## Fair infinite loteries and Infinitesimal Probabilities (2015)

(Leon Horsten, University of Bristol, UK)

Consider a fair lottery on an infinite domain. We have an infinite collection of tickets, from which one winning ticket t1 is selected at random (and then put back in the collection). Then you buy a random ticket t2. What is the probability that t1=t2, i.e., that you have bought the winning ticket?

Classical probability theory has well-known difficulties in modelling fair infinite lotteries. The obvious suggestion that the probability of you having bought the winning ticket is infinitely small (because the collection of tickets is infinite and the lottery is fair) but non-zero (because it is not impossible that you have bought the winning ticket). But this suggestion is incompatible with classical probability theory because classical probability functions take their values in the real numbers between 0 and 1, and none of these numbers are infinitely small but non-zero.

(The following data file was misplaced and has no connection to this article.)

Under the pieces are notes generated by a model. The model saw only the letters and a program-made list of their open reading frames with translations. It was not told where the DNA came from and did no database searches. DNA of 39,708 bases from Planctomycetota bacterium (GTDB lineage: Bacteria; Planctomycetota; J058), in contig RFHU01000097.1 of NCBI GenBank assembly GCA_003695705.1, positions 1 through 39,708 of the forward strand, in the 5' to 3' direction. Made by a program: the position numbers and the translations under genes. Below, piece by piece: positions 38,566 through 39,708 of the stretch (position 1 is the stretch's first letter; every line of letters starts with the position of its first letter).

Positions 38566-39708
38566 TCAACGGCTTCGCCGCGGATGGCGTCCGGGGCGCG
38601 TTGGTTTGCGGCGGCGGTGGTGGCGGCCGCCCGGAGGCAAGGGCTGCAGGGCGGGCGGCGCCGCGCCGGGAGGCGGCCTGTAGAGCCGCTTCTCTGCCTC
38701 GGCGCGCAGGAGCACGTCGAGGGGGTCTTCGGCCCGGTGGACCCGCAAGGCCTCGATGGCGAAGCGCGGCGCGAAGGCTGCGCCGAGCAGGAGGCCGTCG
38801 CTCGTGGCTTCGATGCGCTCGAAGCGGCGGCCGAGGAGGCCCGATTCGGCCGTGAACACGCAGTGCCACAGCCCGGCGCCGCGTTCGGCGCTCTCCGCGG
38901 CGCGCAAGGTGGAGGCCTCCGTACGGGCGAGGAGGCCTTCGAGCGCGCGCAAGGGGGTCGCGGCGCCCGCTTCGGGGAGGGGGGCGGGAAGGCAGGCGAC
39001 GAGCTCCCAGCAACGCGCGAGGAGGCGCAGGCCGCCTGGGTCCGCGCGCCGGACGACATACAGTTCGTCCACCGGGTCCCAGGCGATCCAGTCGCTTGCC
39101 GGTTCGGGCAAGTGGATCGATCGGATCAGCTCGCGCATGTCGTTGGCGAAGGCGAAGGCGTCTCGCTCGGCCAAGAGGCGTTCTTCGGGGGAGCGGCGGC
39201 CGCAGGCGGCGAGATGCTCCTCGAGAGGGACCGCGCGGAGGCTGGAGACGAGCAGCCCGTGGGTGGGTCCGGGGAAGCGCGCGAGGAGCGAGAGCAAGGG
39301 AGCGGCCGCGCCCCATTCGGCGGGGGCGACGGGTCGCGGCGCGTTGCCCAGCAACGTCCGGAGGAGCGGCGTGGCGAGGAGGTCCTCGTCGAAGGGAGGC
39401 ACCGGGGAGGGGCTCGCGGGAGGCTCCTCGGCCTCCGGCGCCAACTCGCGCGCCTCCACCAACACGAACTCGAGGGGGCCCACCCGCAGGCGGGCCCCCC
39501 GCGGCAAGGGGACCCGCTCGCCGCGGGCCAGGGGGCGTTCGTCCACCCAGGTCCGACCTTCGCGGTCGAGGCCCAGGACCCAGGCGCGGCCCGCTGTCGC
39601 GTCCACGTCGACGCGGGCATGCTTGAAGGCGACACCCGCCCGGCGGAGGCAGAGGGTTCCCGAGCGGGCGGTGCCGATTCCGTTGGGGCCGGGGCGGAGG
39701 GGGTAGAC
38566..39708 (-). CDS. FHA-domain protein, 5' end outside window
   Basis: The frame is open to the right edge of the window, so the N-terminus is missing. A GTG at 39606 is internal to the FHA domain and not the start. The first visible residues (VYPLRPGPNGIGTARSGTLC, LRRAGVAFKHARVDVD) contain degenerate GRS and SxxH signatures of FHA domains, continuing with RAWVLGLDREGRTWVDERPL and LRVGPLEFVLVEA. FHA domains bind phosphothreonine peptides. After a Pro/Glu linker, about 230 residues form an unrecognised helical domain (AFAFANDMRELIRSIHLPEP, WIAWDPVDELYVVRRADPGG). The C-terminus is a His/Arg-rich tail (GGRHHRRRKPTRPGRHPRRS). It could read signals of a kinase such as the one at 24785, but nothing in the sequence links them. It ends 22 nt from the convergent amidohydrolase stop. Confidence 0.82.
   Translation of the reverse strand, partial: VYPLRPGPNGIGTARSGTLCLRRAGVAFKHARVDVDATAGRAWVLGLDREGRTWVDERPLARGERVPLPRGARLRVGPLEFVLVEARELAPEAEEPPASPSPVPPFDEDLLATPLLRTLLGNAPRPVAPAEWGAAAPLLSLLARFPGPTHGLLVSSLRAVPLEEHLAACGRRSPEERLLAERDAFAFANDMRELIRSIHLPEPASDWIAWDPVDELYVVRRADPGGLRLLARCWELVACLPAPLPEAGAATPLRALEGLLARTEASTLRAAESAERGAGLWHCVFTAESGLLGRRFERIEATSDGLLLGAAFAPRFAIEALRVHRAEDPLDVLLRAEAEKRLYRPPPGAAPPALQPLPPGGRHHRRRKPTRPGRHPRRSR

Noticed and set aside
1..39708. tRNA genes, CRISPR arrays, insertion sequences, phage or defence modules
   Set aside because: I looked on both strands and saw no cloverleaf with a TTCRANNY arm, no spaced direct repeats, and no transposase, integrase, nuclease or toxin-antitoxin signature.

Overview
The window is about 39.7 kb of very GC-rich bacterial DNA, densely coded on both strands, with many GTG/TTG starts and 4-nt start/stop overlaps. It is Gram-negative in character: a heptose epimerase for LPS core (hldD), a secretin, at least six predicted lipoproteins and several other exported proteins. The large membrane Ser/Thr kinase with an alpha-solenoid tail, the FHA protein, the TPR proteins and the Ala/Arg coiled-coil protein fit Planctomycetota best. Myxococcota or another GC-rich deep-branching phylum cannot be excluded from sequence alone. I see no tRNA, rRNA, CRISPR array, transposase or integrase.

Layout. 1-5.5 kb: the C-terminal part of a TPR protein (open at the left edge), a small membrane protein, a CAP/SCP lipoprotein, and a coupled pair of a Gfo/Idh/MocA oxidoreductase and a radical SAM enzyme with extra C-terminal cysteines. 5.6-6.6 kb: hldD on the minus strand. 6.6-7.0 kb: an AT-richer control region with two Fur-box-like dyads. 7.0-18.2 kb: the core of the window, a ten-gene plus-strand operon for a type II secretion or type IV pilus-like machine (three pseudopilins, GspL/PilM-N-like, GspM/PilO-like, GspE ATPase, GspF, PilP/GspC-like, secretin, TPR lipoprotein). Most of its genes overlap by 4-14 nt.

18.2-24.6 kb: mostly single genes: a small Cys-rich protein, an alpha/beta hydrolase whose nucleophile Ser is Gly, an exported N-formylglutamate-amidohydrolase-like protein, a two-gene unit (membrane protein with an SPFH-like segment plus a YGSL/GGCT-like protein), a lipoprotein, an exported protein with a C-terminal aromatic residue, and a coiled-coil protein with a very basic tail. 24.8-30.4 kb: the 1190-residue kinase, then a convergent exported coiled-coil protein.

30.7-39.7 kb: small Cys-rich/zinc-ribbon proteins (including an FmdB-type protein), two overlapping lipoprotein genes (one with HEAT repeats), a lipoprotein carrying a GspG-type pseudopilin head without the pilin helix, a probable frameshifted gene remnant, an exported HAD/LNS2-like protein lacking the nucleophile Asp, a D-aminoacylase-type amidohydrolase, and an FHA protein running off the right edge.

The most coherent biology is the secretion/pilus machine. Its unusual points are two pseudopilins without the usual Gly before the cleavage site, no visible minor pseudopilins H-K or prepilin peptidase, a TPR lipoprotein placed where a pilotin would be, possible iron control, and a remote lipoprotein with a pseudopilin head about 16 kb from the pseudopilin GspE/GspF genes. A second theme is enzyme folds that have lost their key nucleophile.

In this talk I will explore the viability of mathematically developing a non-classical probability theory that allows assigning infinitely small probability values (infinitesimal probability values) to events, and therefore does vindicate the obvious suggestion for answering the main question concerning fair infinite lotteries. I will also discuss some philosophical objections to such infinitesimal probability theories.

[ background literature for those who are interested: Wenmackers & Horsten: Fair Infinite Lotteries. Synthese 190(2013). ]

Click for slides.

Classical probability theory has well-known difficulties in modelling fair infinite lotteries. The obvious suggestion that the probability of you having bought the winning ticket is infinitely small (because the collection of tickets is infinite and the lottery is fair) but non-zero (because it is not impossible that you have bought the winning ticket). But this suggestion is incompatible with classical probability theory because classical probability functions take their values in the real numbers between 0 and 1, and none of these numbers are infinitely small but non-zero.

In this talk I will explore the viability of mathematically developing a non-classical probability theory that allows assigning infinitely small probability values (infinitesimal probability values) to events, and therefore does vindicate the obvious suggestion for answering the main question concerning fair infinite lotteries. I will also discuss some philosophical objections to such infinitesimal probability theories.

[ background literature for those who are interested: Wenmackers & Horsten: Fair Infinite Lotteries. Synthese 190(2013). ]

Click for slides.